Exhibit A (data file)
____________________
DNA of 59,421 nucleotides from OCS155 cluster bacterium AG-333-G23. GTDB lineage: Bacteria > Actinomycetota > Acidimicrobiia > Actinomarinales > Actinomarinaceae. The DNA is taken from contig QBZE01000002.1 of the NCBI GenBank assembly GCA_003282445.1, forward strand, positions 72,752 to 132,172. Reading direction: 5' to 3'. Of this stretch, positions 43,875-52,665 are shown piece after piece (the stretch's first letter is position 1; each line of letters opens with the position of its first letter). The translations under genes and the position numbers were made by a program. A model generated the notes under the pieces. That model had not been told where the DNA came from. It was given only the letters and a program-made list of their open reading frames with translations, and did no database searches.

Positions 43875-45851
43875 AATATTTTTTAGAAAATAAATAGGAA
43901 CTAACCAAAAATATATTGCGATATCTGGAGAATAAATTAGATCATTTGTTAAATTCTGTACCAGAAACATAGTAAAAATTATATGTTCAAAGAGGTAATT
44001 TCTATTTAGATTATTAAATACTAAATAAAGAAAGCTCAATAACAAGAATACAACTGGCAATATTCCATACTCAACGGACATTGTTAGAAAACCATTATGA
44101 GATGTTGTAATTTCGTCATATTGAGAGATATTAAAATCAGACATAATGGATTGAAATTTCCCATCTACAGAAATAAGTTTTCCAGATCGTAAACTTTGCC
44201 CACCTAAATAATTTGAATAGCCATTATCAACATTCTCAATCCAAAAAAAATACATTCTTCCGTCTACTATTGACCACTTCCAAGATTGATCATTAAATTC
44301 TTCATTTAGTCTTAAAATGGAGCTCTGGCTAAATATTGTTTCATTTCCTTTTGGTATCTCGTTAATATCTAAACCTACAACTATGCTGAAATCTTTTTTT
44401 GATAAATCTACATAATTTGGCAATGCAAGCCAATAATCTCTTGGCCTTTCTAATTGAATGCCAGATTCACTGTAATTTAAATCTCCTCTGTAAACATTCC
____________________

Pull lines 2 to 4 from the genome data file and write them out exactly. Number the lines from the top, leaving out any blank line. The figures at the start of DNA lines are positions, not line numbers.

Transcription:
Positions 43875-45851
43875 AATATTTTTTAGAAAATAAATAGGAA
43901 CTAACCAAAAATATATTGCGATATCTGGAGAATAAATTAGATCATTTGTTAAATTCTGTACCAGAAACATAGTAAAAATTATATGTTCAAAGAGGTAATT